Inhalant abuse is not as widespread as you’d find with opioids or other drugs, but it is an addiction that occurs. Unfortunately, regular use of these substances for extended periods can lead to physical and psychological dependence.

Inhalants are typically everyday products such as household solvents, anesthetics, gases, cleaning products, and gasoline. Most of these chemicals are hazardous to humans in small doses, which makes inhalant addiction much more dangerous.

Inhalant use, as well as withdrawal, can lead to life-threatening scenarios. The National Institute on Drug Abuse (NIDA) reports that a single episode or occasional use of inhalants can cause the chemicals to lead to severe, adverse effects when moving from the lungs to the bloodstream before acting on the central nervous system (CNS). Inhalants can kill users even after one time, which is known as sudden sniffing death syndrome.

While parents are busy monitoring their children for prescription drug use, alcohol, or marijuana, they commonly overlook inhalants. Inhalant abuse happens much more frequently than parents would expect, but the reality is the easy access to inhalants make it an issue that must be watched.

What Are the Withdrawal Symptoms of Inhalant Use?

In many cases, a person must develop a severe physical dependence on or addiction to inhalants. On some occasions, the chemicals can be abused for months or years, which contribute to the intensity of inhalant withdrawal symptoms, such as hallucinations or seizures. 

Due to the various types of inhalants, withdrawal symptoms are going to depend on the specific type. Some of the most common symptoms of inhalant withdrawal include:

  • Headaches
  • Runny nose or eyes
  • Hand tremors
  • Nausea or vomiting
  • Sleep disturbance
  • Rapid pulse
  • Seizures
  • Hallucinations
  • Delusions
  • Weakness
  • Depression
  • Anxiety
  • Restlessness
  • Severe inhalant cravings

Fortunately, many of these symptoms will subside in a few days as the cravings disappear. It is possible, however, to continue experiencing hallucinations or seizures, which require medical supervision to overcome safely.

During this withdrawal period, you will continue to experience symptoms from inhalants that involve:

  • Headaches
  • Nausea
  • Depression
  • Dizziness
  • Irritability
  • Vomiting
  • Continued cravings for inhalants

Once you abstain from inhalants, you will experience physical and psychological withdrawal symptoms until the chemicals in your body readjust to normal levels. The length of use, as well as the severity of the addiction, will determine the intensity of the symptoms. Generally speaking, the longer inhalants are used, the more difficult and dangerous it will be to withdraw from the substance. Severe cases of withdrawal can cause convulsions.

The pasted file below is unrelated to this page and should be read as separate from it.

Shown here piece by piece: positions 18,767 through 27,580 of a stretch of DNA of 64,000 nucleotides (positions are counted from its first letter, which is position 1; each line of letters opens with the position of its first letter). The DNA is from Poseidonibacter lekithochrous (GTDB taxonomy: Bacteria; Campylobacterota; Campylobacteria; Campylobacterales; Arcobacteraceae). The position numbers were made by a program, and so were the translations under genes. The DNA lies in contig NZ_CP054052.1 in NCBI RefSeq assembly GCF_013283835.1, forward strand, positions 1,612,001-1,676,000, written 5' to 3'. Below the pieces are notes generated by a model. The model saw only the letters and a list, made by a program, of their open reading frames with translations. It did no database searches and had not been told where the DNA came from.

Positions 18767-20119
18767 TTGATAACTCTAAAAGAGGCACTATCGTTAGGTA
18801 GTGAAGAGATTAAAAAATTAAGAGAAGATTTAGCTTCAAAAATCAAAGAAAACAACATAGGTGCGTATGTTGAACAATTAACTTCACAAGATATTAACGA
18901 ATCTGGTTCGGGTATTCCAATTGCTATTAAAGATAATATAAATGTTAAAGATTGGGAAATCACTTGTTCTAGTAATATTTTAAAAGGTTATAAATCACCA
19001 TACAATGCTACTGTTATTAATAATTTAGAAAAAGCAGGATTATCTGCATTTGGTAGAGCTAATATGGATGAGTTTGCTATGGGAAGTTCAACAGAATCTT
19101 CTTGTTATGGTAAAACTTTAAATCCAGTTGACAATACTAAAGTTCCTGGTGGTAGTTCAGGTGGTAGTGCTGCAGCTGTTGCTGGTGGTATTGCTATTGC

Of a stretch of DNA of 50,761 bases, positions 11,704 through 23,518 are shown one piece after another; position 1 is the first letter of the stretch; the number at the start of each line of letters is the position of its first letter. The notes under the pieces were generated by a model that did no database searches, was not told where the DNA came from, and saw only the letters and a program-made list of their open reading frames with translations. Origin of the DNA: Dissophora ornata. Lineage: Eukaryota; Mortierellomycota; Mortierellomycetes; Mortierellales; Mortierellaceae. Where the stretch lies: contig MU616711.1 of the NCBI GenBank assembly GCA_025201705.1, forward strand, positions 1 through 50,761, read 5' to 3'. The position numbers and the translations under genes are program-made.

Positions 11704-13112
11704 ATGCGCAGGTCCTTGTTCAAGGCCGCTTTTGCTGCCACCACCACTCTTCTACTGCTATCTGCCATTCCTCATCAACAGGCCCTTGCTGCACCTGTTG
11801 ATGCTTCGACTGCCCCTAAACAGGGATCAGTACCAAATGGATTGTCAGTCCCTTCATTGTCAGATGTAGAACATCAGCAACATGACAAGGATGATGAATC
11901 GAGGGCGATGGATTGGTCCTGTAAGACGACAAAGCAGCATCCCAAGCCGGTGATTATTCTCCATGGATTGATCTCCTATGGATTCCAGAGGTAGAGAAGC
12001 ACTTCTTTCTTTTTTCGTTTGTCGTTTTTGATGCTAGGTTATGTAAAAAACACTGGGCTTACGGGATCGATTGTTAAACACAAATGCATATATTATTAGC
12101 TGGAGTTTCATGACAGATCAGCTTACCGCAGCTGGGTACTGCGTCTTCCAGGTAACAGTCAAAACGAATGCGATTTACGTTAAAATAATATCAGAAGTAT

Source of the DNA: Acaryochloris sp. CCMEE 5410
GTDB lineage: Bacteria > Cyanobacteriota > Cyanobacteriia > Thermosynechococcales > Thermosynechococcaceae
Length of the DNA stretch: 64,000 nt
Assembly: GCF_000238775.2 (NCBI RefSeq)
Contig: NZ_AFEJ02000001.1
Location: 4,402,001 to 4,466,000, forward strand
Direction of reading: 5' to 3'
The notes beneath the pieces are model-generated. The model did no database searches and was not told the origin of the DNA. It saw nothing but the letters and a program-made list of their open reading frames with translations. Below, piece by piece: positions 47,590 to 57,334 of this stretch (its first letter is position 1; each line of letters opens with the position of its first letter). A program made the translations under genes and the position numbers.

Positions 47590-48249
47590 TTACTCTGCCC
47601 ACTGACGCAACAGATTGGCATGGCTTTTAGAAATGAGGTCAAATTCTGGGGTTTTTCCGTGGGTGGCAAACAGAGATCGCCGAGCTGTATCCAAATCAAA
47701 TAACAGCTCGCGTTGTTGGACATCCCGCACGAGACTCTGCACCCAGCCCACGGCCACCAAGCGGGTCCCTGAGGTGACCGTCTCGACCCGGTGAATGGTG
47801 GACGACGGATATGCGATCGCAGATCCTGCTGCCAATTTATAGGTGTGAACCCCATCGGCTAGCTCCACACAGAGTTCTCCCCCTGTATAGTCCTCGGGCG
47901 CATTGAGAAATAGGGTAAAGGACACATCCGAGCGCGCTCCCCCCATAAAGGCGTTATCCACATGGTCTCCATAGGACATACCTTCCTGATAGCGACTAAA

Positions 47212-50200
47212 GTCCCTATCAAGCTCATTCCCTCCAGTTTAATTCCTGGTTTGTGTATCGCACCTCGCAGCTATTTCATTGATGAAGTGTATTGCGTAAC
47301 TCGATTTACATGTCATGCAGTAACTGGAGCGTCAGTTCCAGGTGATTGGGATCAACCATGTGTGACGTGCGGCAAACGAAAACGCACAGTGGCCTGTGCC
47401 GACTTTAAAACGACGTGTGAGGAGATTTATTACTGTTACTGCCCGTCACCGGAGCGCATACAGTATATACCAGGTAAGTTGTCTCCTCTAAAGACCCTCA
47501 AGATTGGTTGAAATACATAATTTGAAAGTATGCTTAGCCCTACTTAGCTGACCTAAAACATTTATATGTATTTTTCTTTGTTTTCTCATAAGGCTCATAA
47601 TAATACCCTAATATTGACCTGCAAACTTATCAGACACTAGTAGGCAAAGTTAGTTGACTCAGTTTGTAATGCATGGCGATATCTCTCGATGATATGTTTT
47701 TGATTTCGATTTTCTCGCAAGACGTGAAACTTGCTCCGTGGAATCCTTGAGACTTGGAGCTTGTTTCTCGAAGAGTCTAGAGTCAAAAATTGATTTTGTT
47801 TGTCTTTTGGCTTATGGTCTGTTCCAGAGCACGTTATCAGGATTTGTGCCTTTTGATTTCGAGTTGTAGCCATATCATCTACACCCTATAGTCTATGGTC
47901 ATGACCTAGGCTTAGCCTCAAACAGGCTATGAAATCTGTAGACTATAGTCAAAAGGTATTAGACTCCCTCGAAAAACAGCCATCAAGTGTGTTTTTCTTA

What Are the Stages of the Inhalant Withdrawal Timeline?

The inhalant withdrawal process will depend on varying factors, which include:

  • Using other drugs in conjunction with inhalants
  • Underlying mental health conditions
  • Any substance abuse treatment attempts and/or withdrawal experience
  • The level of support around you
  • How long you might have used inhalants
  • How much and how often you used inhalants
  • Your current overall physical and mental health
  • Any stressors from friends and family

The acute withdrawal timeline consists of:

Acute Inhalant Intoxication: Often the shortest stage, which is where you will still seek pleasure from containers, inhaling chemicals from bags, huff vapors, and continue using the drug despite dangers.

Two to five days: Withdrawal symptoms from inhalants will become more severe after the last inhalation. Symptoms can persist for a month or longer and include:

  • Tremors
  • Anxiety
  • Irritability
  • Insomnia
  • Delirium
  • Seizures
  • Tingling
  • Muscle cramps
  • Stomach pain
  • Chills
  • Headaches

Late withdrawal: While acute symptoms may begin to fade, you can still experience lasting effects for a week after your last use, which include:

  • Inability to process specific cognitive functions
  • Depression
  • Amnesia
  • Severe cravings for inhalants

Why Should I Detox?

The withdrawal process can be physically and mentally agonizing. To prevent a relapse from happening, individuals are encouraged to detox at a treatment center that offers a staff of medical professionals who first block access to inhalants before treating users right away.

As a client, you must start inhalant treatment immediately after you stop using the substance. There is no tapering process available, and since there are adverse short-term effects, being in the presence of professionals is crucial. You will be given medication to assist with symptoms of nausea or sleeplessness. The first step in addiction treatment is medical detox, and you will be assessed to determine your next level of care.

What Is the Next Treatment Step?

To successfully overcome your dependence or addiction to inhalants, you must follow through with the continuum of care. It requires courage to overcome your addiction, and committing yourself to excellence will only improve the quality of your life. 

Most people who struggle with inhalant addiction will be placed into residential treatment. This placement allows them to focus on addressing their addiction and healing with few distractions. During this time, provided therapies will teach you how to cope with triggers, and specialists will help you create a relapse prevention plan. If you or someone you know is struggling with inhalant addiction and fear the withdrawal process, help is available.

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